Cannabis use produces persistent cognitive impairments
A systematic review published today in the scientific journal Addiction has found that cannabis use leads to acute cognitive impairments that may continue beyond the period of intoxication. This Canadian-led meta-review (review of reviews) merged the findings of 10 meta-analyses representing more than 43,000 participants.
The study found that cannabis intoxication leads to small to moderate cognitive impairments in areas including
- making decisions,
- suppressing inappropriate responses,
- learning through reading and listening,
- the ability to remember what one reads or hears, and
- the time needed to complete a mental task.
These and other acute impairments mirror the residual effects documented for cannabis use, suggesting that the damaging effects of cannabis begin while it is being consumed and persist beyond that period.
"Our study enabled us to highlight several areas of cognition impaired by cannabis use, including problems concentrating and difficulties remembering and learning, which may have considerable impact on users' daily lives," said the study's co-author Dr. Alexandre Dumais, Associate Clinical Professor of Psychiatry at Université de Montréal. "Cannabis use in youth may consequently lead to reduced educational attainment, and, in adults, to poor work performance and dangerous driving. These consequences may be worse in regular and heavy users."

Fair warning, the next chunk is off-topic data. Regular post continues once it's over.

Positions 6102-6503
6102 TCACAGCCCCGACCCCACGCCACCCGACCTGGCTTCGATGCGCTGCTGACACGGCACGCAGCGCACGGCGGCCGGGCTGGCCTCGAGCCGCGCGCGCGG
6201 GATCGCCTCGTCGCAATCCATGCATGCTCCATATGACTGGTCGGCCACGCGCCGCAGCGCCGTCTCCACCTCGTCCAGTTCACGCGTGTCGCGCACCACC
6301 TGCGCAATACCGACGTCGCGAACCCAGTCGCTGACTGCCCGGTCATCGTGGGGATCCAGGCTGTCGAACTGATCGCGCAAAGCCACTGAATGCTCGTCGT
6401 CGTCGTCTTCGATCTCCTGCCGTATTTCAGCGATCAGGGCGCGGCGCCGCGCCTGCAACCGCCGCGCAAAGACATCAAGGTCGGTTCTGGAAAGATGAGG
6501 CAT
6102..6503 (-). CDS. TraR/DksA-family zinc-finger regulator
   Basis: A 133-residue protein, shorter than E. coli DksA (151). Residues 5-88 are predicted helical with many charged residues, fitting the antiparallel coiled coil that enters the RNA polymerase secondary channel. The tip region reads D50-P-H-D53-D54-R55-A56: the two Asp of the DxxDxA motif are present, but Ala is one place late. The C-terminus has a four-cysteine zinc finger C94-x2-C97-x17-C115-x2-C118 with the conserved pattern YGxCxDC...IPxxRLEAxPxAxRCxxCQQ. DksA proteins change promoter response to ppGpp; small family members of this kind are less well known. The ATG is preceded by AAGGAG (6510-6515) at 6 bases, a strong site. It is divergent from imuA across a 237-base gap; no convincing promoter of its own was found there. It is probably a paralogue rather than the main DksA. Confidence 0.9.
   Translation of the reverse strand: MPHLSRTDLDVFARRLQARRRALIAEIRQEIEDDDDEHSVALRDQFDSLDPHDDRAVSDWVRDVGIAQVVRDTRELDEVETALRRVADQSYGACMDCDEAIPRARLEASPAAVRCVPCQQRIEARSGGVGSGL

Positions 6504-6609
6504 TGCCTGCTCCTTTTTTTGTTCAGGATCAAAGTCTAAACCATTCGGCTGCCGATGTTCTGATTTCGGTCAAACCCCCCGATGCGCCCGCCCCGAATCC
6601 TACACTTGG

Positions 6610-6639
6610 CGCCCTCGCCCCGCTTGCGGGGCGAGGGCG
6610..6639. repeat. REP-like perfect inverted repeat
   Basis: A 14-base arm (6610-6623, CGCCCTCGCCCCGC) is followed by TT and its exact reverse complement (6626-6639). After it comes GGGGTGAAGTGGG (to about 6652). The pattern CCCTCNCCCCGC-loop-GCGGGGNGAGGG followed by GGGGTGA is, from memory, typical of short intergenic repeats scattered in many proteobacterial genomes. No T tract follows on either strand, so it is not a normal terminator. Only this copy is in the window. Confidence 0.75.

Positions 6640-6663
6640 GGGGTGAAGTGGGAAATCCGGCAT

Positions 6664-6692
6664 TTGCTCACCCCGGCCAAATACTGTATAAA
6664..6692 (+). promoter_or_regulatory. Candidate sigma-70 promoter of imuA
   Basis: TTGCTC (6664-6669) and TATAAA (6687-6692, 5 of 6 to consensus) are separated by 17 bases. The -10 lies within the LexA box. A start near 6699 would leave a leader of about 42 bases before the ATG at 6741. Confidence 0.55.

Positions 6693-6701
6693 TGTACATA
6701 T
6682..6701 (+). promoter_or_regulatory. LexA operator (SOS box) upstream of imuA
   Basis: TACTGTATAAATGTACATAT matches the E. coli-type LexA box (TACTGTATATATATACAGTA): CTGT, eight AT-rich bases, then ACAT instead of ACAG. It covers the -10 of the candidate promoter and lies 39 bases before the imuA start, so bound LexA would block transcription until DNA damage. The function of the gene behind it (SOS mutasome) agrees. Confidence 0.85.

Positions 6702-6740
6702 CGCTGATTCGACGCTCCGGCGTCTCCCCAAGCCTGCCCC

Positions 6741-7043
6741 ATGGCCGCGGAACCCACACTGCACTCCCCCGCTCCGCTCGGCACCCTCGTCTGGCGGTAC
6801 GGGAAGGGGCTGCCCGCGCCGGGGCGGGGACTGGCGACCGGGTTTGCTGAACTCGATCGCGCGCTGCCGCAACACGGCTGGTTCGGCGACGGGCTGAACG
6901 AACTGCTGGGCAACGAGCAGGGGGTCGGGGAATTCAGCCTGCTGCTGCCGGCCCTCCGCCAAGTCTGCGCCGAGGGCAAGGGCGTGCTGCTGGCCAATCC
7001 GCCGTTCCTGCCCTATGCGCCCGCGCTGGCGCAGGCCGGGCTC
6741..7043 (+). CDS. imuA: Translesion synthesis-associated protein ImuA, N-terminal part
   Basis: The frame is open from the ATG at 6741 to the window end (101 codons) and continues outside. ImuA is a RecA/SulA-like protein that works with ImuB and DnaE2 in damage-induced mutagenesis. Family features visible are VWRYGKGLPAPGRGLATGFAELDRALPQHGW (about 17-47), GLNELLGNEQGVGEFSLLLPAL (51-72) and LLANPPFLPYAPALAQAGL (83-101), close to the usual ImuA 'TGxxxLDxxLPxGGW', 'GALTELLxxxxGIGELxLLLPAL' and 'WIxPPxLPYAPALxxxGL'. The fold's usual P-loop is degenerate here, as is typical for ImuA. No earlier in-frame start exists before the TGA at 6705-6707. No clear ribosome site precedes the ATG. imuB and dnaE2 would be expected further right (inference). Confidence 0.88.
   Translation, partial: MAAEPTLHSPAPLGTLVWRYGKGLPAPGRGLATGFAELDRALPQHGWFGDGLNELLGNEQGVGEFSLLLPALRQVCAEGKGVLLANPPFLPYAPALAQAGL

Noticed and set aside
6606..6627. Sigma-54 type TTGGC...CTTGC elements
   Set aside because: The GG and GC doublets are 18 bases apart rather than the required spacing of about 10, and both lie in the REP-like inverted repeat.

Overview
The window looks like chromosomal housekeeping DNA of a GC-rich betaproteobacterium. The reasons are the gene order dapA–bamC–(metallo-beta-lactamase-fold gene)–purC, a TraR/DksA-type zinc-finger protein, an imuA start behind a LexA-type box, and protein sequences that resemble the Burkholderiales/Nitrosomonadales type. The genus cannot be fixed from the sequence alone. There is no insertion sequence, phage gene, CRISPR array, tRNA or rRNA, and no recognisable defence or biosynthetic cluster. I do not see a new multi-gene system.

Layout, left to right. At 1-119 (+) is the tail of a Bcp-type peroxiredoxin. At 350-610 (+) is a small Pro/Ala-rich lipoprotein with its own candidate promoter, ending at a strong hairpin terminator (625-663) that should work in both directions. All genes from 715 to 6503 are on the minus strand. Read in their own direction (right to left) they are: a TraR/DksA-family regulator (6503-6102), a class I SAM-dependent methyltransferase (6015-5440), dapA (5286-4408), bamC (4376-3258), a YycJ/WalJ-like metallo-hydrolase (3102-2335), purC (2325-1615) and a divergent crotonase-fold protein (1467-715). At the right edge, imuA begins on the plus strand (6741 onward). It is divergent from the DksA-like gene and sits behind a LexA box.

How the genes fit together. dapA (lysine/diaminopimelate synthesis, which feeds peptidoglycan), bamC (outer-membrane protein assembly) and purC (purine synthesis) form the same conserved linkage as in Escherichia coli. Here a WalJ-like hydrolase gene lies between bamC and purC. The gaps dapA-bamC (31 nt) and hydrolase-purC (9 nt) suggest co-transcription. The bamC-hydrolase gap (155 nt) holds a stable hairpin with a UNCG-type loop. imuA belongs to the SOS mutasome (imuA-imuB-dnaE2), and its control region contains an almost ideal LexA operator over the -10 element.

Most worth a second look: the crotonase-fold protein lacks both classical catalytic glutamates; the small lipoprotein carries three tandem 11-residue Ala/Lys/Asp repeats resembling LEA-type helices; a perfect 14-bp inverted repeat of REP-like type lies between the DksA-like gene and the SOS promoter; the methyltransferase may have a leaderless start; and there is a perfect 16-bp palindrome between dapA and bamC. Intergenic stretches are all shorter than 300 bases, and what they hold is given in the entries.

Cannabis is the third most consumed psychoactive substance in the world (after alcohol and nicotine) and adolescents as well as young adults have the highest rates of cannabis use. Recent global changes in the legalization of cannabis suggest that public perceptions of its safety and acceptability are on the rise. It is therefore important to understand the cognitive risks involved in using cannabis, especially to young people, whose brains are undergoing significant developmental changes.